WASHINGTON, Dec. 27 (Xinhua) -- Five leading U.S. banks were fined over 4.48 million U.S. dollars in total for using municipal and state bond funds to pay lobbyists, the U.S. Financial Industry Regulatory Authority (FINRA) announced on Thursday.
Between January 2006 and December 2010, Citigroup, Goldman Sachs, JP Morgan, Merrill Lynch and Morgan Stanley made payments to the California Public Securities Association (Cal PSA), a lobby association who helped the banks obtain bond issuing business in California, and requested those voluntary payments be reimbursed as underwriting expenses from the proceeds of the negotiated municipal and state bond offerings, according to the FINRA findings.
The watchdog noted that the five banks' practice was unfair as Cal PSA's activities did not bear a direct relationship to those bond offerings and were not underwriting expenses.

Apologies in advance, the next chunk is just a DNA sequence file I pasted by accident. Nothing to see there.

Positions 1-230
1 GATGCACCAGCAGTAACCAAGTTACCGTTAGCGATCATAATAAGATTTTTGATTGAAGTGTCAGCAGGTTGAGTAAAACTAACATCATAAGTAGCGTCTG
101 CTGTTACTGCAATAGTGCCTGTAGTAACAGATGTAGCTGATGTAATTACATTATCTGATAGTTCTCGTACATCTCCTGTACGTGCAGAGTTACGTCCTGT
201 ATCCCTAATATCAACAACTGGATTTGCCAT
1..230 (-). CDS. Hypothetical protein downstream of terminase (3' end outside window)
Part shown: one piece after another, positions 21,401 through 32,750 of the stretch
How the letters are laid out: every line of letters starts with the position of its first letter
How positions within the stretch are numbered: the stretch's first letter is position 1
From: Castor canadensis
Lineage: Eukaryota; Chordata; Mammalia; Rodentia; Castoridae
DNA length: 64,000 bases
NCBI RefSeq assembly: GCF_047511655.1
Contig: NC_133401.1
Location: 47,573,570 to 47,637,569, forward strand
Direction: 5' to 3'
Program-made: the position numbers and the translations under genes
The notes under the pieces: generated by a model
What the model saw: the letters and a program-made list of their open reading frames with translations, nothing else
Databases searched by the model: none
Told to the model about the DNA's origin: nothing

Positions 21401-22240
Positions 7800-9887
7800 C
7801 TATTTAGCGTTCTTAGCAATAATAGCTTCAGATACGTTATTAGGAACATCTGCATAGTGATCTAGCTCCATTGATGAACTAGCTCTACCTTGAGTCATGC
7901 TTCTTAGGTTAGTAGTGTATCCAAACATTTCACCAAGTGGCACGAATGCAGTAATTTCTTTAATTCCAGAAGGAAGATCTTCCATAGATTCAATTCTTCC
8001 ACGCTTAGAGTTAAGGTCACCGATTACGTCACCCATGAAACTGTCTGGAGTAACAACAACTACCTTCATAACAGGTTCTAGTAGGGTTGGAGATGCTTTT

Also, the firms did not adequately disclose the nature of the fees to issuers and failed to establish reasonable procedures in this area, the FINRA added.
In addition, Citigroup, Goldman, Merrill Lynch and Morgan Stanley failed to have adequate systems and written supervisory procedures reasonably designed to monitor how the municipal securities associations used the funds that these firms paid.
Without admitting or denying the findings, the firms agreed to pay more than 4.48 million dollars to settle those charges, with over 3.35 million dollars in penalty and 1.13 million dollars to certain issuers in California.
FINRA is not a federal government agency but a private association that acts as a self-regulatory organization and is the largest independent regulator for all securities firms doing business in the United States.